Article by Jessie Ippersiel
Like any brilliant artist, Georgia O’Keefe’s imagination was sparked by a myriad of things. However, the O’Keeffe inspiration lay mainly in the natural landscapes surrounding her. The pieces she produced were most often related to her immediate environment and her personal life experiences. O’Keeffe’s forte was her use of perception. Many artists can paint a beautiful flower or a majestic mountain, but few can give it the realistic magnificence that O’Keeffe brought to her art. Her works reflect an intense observation and appreciation for nature. The color tones in her flower paintings are impeccably blended. Because she magnified her subjects, her paintings took on an abstract appearance.
Marriage and New York
The 1920’s were a significant time for Georgia O’Keeffe. Not only did she marry famous photographer Alfred Stieglitz, but she also produced her first large-scale flower painting titled ‘Petunia No. 2’. During this time, she was introduced to many of Stieglitz’s modernist painter friends; the likes of Arthur Dove, Charles DeMuth, and Paul Strand are artists who affected her work profoundly.
Stieglitz frequently took Georgia to his family home in Lake George in the Adirondack Mountains where she produced many paintings of the area’s countryside. She also took to architectural subjects, creating paintings of the New York skyscrapers that could be seen from her 30th floor balcony at the Shelton Hotel. Because O’Keeffe inspiration came basically from nature, it is interesting to speculate why she chose to paint the New York skyline. It could be argued that her painting ‘Radiator Building – Night'(1927) does have some seemingly natural elements. The smoke billowing on the right side of the painting resembles clouds, and the reddish stripe to the left is reminiscent of a fading sunset. Moreover, the building is reaching up toward the sky, as would a mountain. Perhaps for O’Keeffe, skyscrapers illustrated humanity’s attempt at creating nature, or its need to challenge it.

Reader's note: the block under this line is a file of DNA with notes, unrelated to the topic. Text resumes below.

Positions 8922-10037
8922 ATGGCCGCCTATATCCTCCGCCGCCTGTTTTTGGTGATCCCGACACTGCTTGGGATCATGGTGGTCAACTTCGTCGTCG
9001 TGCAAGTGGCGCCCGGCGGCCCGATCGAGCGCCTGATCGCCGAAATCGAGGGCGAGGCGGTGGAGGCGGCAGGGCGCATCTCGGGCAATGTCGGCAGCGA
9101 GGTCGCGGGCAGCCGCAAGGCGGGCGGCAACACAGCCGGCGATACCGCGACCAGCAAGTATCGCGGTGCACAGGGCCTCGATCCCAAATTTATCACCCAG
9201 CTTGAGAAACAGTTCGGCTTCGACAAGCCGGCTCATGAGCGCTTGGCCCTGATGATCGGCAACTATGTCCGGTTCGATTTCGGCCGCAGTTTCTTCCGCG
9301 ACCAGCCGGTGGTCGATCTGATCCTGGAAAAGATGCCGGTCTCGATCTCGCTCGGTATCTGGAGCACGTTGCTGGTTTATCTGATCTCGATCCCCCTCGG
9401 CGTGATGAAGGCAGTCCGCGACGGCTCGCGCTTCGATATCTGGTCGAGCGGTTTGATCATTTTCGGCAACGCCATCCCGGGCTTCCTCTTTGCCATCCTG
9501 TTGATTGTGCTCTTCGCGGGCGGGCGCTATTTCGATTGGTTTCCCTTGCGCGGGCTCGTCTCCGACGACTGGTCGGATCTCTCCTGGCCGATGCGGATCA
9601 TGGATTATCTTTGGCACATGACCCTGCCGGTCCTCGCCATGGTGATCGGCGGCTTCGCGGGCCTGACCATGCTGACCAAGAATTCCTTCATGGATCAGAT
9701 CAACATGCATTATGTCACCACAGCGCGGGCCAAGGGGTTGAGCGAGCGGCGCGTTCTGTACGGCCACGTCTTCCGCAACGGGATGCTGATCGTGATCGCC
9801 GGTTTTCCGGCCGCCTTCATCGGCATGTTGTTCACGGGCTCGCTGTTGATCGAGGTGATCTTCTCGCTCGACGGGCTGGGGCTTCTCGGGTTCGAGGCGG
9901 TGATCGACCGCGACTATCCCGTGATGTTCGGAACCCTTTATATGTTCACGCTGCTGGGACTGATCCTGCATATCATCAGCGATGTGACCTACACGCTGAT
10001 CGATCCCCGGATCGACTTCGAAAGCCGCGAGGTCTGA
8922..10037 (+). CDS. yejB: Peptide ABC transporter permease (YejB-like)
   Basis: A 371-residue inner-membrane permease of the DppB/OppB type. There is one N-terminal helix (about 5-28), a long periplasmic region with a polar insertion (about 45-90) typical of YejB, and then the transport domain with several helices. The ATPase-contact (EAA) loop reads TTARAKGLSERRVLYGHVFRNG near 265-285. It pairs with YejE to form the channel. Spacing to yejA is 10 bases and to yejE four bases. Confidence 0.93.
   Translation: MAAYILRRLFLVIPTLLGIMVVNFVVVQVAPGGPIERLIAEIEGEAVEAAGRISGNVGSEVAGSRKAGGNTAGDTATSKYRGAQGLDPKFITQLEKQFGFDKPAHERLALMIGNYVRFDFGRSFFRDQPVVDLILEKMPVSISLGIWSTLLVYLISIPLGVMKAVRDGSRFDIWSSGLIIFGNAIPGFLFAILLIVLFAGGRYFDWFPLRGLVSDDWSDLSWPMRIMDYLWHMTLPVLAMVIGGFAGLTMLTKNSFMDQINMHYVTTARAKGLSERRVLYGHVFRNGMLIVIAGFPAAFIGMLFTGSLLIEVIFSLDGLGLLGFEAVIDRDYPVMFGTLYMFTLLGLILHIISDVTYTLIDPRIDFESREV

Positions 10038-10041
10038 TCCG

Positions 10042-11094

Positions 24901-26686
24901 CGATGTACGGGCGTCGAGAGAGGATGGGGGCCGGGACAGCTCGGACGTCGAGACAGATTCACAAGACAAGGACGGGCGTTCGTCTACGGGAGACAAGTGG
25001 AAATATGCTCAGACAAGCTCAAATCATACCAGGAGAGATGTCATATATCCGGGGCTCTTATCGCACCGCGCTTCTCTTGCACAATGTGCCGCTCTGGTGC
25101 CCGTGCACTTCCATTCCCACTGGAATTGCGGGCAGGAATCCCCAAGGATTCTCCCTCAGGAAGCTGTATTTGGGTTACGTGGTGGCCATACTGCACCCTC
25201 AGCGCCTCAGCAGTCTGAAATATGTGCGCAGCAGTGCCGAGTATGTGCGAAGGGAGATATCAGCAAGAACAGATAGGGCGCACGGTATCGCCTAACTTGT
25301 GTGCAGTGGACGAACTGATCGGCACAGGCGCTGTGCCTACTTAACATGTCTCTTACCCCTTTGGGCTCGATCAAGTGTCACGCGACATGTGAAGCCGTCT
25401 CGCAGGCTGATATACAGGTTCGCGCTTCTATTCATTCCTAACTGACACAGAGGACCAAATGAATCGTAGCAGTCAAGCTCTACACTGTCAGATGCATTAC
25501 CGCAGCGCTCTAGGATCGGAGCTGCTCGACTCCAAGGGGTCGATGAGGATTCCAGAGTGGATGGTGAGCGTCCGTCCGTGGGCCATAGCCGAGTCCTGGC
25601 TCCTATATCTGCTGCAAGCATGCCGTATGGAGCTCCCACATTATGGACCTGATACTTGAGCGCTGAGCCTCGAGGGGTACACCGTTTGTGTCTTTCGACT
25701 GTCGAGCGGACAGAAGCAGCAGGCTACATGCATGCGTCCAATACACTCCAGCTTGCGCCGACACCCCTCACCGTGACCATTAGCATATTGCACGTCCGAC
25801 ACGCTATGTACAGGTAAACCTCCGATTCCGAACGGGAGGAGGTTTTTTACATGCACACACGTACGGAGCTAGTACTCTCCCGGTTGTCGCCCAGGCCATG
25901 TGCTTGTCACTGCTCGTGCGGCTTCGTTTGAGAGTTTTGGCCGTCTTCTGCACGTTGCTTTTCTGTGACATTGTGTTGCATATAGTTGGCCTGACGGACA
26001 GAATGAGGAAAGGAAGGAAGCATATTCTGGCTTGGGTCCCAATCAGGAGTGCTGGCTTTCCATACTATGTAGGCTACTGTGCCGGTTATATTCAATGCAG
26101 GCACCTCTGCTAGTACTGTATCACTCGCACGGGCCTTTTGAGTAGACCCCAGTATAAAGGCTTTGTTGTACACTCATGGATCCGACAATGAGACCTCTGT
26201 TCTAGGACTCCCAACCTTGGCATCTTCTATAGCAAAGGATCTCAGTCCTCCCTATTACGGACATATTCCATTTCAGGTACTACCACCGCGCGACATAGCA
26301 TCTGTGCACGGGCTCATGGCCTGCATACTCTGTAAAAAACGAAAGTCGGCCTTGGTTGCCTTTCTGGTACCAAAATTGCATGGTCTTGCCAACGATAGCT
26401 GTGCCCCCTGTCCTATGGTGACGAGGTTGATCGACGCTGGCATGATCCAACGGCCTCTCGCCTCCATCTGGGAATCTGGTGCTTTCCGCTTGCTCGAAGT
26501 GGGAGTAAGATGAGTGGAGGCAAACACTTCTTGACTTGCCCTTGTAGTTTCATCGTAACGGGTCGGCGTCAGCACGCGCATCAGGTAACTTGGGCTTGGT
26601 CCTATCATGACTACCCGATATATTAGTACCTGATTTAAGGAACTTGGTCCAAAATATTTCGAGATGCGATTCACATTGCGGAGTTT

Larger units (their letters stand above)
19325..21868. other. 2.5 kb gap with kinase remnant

The Move to New Mexico
Toward the end of the 20’s, O’Keeffe began to tire of New York and took a trip to New Mexico. She fell in love with the terrain and returned there every year until she moved there permanently in 1946. It was a new beginning for Georgia O’Keeffe, whose inspiration abounded once again as she took to painting the mountainous landscape and sun-bleached animal skulls that littered the desert floor. She insists that the bones depicted in her work were not indicative of death, but rather of the ever-lasting beauty of the desert itself. She reveled in the striking vegetation and vibrant colors. Once again her paintings took on a magnified quality, possibly a significant message that nature is larger than humanity, and that its splendid beauty dwarfs us. Despite artists using nature as a subject, nature will always be too much for an artist to contain.
Jessie Ippersiel has been a fan of Georgia O’Keeffe’s
work for many years and provides content for Georgia-Okeeffe.com
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